Yelena Isinbayeva, in London, on Monday
London: Russian pole vault legend Yelena Isinbayeva said that she had postponed plans to retire as she finished with Olympic bronze after an injury-hampered preparation for the London Games.
The 30-year-old, who was foiled in her bid to seal a historic hat-trick of Olympic titles, on Monday said she was not prepared to end her career after settling for third place between American Jennifer Suhr and Cuba’s Yarisley Silva. “If I thought I was going home with the bronze, I might not have come. I’m always fighting for the gold,” Isinbayeva said.
“But the bronze medal is tasteful, too,” beamed the Volgograd-born vaulter, who has long dominated the event and whose lissom looks have combined with her ability to make her as one of the most recognisable faces of global athletics.
She finished third here with a best of 4.70m as Suhr took gold with 4.75m on countback from Silva in a competition made tricky by rainy conditions. “This bronze medal is like a gold, because in the past three years from Beijing through to London, I have had a lot of difficulties to face,” Isinbayeva said.
In men’s 400 metres, 19-year-old Kirani James powered to gold in the to win his nation’s first medal of any colour and break the Americans’ 28-year stranglehold on the event.
In cycling, Chris Hoy set a British record with his sixth gold medal, defending his keirin title to finish off a dominating track cycling programme for the home nation. Britain won seven of the 10 gold medals awarded at the London Velodrome to match its haul from the Beijing Games. It also won a silver and a bronze to finish with nine medals overall.
Hoy was briefly overtaken by Maximilian Levy on the final lap of the eight-lap keirin, but pulled even with his German rival on the final corner and out-sprinted him to the finish line. He was briefly overtaken by Maximilian Levy on the final lap of the eight-lap keirin, but pulled even with his German rival on the final corner and out-sprinted him to the finish line.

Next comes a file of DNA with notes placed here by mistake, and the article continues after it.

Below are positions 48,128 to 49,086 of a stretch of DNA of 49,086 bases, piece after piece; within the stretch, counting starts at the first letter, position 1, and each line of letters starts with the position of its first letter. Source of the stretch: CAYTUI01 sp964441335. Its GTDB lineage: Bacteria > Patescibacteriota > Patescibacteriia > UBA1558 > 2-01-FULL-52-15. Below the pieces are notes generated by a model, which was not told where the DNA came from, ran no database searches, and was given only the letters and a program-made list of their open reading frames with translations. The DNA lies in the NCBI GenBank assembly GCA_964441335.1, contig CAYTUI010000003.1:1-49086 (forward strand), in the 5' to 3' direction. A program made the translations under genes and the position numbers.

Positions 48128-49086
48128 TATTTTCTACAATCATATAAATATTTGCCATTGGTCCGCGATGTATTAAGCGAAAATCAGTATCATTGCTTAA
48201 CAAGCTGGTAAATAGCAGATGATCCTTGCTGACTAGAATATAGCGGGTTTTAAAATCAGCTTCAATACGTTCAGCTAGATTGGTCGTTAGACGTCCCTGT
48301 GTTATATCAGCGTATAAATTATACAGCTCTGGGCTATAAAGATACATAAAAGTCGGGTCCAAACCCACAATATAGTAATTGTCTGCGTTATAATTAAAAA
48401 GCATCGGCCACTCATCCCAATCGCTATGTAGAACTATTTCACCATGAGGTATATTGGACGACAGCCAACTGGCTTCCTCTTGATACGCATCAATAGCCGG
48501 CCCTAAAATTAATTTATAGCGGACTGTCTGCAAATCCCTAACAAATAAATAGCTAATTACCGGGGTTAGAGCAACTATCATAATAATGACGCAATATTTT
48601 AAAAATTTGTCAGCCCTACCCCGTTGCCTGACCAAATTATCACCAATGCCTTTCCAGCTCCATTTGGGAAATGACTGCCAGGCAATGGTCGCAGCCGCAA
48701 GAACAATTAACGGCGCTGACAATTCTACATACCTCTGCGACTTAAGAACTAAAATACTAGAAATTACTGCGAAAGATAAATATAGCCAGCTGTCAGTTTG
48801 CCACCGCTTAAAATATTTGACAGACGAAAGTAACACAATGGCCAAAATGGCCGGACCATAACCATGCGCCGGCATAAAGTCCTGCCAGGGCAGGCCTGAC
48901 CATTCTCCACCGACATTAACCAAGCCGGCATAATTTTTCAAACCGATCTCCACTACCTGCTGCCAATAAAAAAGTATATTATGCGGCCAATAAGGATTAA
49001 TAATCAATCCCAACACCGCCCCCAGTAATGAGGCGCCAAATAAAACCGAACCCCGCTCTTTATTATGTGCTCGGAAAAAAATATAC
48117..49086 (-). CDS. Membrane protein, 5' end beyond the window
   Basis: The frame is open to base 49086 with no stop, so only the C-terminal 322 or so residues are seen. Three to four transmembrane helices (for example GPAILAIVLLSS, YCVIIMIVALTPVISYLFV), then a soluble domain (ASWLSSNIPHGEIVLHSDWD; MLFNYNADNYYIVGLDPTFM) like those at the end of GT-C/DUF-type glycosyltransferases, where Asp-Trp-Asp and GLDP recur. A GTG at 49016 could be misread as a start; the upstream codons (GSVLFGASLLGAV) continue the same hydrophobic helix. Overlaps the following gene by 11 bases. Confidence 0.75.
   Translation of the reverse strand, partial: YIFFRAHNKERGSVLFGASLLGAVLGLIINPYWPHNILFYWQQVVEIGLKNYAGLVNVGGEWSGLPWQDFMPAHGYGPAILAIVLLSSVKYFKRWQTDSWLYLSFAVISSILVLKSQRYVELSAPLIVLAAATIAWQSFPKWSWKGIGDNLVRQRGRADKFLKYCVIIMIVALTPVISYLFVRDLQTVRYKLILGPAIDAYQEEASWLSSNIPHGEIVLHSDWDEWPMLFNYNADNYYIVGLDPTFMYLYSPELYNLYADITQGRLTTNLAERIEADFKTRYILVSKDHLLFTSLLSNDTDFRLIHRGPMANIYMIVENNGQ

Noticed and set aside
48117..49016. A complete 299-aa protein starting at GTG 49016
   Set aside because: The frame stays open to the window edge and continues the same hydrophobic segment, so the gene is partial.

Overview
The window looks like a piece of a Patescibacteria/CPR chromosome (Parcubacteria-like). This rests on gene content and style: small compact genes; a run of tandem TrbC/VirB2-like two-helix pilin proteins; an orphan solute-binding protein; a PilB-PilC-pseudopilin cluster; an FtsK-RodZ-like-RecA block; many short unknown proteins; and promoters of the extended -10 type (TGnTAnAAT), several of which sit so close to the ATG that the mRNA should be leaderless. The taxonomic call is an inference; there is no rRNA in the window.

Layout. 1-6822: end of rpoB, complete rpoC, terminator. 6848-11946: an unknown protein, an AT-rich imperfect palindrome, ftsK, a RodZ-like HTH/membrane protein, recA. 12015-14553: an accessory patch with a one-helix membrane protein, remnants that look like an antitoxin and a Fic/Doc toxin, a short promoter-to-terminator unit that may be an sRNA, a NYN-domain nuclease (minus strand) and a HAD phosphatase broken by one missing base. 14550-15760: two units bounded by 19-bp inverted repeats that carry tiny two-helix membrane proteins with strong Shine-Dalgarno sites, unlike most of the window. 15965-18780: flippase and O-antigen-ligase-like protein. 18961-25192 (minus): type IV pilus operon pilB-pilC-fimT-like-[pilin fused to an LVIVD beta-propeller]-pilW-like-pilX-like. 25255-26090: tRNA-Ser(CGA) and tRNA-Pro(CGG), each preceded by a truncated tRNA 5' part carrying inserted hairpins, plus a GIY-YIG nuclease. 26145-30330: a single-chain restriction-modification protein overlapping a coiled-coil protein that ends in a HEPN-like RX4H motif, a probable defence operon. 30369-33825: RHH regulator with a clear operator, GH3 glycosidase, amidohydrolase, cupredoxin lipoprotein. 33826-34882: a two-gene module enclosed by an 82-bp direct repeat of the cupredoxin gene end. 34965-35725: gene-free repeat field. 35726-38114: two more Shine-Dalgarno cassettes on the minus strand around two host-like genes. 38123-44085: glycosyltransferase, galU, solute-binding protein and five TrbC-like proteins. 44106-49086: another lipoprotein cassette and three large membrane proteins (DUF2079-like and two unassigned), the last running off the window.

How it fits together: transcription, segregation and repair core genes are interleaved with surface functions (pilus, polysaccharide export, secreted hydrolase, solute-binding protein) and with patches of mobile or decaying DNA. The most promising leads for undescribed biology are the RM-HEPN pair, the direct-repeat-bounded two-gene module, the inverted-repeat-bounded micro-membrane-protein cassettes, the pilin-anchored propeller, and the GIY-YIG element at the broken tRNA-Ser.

Hoy’s six gold medals broke a tie with rower Steve Redgrave and made Hoy the first rider to defend a keirin Olympic title. He also matched fellow British cyclist and Olympic time trial champion Bradley Wiggins with seven overall medals, also a record for Britain.
Anna Meares of Australia though spoiled the British party winning the gold in the women’s sprint 2-0 over defending champion Victoria Pendleton and settling for good a decade-long rivalry. It was sweet revenge for Meares, who lost to the British rider in the final four years ago in Beijing. She denied Pendleton a third gold medal, which would have made her the most successful British female athlete at the Olympics.
Feng Zhe showed off his mastery of the parallel bars to seize the Olympic gold medal for China. He produced a solid swinging exhibition incorporating a number of impressive somersaults, twists and handstands to earn 15.966 as all of his main rivals fluffed their routines.
Brothers Kazuhito and Yusuke Tanaka had raised the possibility of completing a Japanese one-two after earning the top two qualifying scores but both wobbled and wavered across the bars on Tuesday and left empty handed after finishing fourth and seventh respectively.
Dorian Van Rijsselberge of the Netherlands wrapped up a dominating regatta by winning the Olympic gold in men's windsurfing. He had clinched gold on points but needed to make it around the course in the medals race to make it official. He did it with style, skimming across the waves on his RS:X board and finishing first. Nick Dempsey of Great Britain took the silver and Poland's Przemyslaw Miarczynski the bronze.
And, Marina Alabau of Spain won the gold in women's windsurfing, in the discipline's final race in the games. She came into the medals race with a 14-point lead and preserved it by finishing first. Windsurfing got the heave-ho from the line-up for the 2016 Rio Olympics in a vote in May, replaced by kiteboarding. The International RS:X Class Association filed a legal challenge last week against the International Sailing Federation.